Enervating Focus will still deal damage, but it won’t lower your max HP making it a lot less scary.
Weak for a CR 20 Creature
A party of 4-5 characters could go up against a nightwalker from level 13 onwards. Perhaps a bit earlier if they’re decked out with magical items. That being said, the nightwalker isn’t super scary by itself.
DC 21 saving throws are pretty nasty, but the punishment for not making those isn’t damning outside of maybe Finger of Doom. Even then, you become immune to Finger of Doom when you finally succeed your save against it. The attack becomes useless if your entire party has saved against it.
It has a lot of potential, but it’s extremely reliant on good dice rolls. Annihilating Aura and Finger of Doom don’t have any modifiers attached to their damage. This feels weird to me, especially since Finger of Doom has a recharge of 6.
This has been a problem for quite a few creatures in MToF such as the winter eladrin. I love the book, but for a book with a lot of mid to high CR creatures, it features quite a few that could stand to be much more powerful.
Personally, I think that weak high CR creatures are an inherent problem with D&D 5e and not the book. It’s difficult to create challenging creatures in a game where magical items can be given out at various frequencies and power levels. Sly Flourish has written an excellent article on this problem and how to fix it.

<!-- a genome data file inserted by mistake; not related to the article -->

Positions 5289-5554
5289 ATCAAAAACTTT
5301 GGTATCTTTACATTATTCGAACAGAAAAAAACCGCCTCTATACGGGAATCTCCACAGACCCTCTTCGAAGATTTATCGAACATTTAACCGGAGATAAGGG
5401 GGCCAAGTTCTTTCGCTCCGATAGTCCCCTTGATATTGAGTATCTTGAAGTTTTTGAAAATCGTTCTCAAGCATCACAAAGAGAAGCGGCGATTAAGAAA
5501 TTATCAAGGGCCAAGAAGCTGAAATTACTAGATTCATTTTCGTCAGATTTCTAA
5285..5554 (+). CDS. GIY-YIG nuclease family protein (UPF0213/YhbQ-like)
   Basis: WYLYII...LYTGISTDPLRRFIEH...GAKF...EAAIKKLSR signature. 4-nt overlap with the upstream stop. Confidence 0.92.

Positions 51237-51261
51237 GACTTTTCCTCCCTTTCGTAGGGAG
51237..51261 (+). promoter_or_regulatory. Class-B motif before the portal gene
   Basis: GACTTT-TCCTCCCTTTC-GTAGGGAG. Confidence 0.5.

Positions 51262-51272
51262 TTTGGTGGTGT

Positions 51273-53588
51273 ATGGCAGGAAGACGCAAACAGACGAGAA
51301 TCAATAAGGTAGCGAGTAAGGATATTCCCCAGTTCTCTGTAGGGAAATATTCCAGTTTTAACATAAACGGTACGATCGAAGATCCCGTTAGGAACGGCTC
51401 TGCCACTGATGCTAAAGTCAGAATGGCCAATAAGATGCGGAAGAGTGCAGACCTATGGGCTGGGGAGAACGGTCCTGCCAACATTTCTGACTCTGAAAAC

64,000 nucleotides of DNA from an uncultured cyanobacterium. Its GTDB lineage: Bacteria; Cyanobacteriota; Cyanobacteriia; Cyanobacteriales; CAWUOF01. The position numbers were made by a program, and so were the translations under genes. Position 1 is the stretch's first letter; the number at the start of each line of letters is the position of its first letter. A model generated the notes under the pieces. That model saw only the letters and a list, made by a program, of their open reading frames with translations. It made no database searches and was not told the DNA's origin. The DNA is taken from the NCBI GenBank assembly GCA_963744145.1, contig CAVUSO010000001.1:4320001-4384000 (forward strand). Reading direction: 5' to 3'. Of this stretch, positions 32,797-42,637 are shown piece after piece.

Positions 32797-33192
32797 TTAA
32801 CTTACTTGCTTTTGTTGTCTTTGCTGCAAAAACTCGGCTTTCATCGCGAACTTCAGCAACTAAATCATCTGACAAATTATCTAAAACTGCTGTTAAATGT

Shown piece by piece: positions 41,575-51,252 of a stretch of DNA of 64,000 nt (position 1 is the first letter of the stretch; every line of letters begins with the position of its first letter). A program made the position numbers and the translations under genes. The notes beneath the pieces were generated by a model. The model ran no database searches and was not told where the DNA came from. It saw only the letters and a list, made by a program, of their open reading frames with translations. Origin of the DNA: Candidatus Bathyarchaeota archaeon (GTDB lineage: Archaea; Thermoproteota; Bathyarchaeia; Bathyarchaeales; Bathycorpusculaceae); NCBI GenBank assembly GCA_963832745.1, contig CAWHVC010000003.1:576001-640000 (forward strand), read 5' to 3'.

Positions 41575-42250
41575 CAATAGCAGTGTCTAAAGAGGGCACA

How to Play a Nightwalker
Utilize Your Range
The nightwalker’s range attacks and abilities are their biggest benefit as a creature. They have a resistance or immunity to almost every damage type or condition in D&D 5e so force your players to use long-range attacks with these damage types rather than their magical greatsword.
You have 40 ft. of flying. Use this to constantly get a good position in a wide-open battlefield and make sure you’re always floating just out of range of any weapons with the reach property.
Nightwalkers have abysmal AC, but great HP and a plethora of resistances. You want to be hit by spells and abilities, or force them to use saving throw spells. You can take some solid hits if it means your enemies are draining their resources to slowly bring you down.
Keep Your Enemies Close
You want to hit as many enemies as possible with Annihilating Aura. While 4d6 isn’t much against level 13+ PC, it’s still free and consistent damage. Not to mention the fact that the nightwalker gets advantage on all attacks against a target that fails their saving throw for Annihilating Aura.
Advantage is a huge benefit if you don’t have Finger of Doom available this turn. It gives you more of a chance to inflict some pain with Enervating Focus. The more often you hit with Enervating Focus the more saving throws the party has to dish out to see if their maximum HP is drained as well.
Aura of Annihilation gives you more opportunities to drain more resources. Use it to your advantage to keep the enemy on their toes and keep draining their resources!
I love the flavor and unique mechanics that the nightwalker brings to the table. They don’t deal a lot of damage and are not the pinnacle of survivability, but they have a permadeath trait that can seriously scare your party into making some big mistakes in an encounter.
Use them as obstacles for your party to cross. They need to expend a lot of resources and tread carefully when confronting a nightwalker. In doing so they may waste some crucial spells and consumables that would aid them a lot in a much harder encounter later in the session.
Overall I like the nightwalker. It’s a unique creature, but it suffers from the same problems that a ton of other high CR creatures have in D&D 5e. They just don’t do enough damage to a party of demi-gods.
Sure, nightwalkers can inflict permanent death with no saving throws, but I feel like WotC pulled a lot of heavy punches when creating this creature because of that. I’d rather the creature be without Life Eater and deal much more damage.